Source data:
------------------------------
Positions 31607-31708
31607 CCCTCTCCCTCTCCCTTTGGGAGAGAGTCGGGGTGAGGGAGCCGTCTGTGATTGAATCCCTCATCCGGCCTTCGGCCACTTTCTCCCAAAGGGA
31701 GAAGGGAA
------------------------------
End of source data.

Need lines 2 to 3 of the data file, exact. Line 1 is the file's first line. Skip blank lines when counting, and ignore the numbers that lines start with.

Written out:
31607 CCCTCTCCCTCTCCCTTTGGGAGAGAGTCGGGGTGAGGGAGCCGTCTGTGATTGAATCCCTCATCCGGCCTTCGGCCACTTTCTCCCAAAGGGA
31701 GAAGGGAA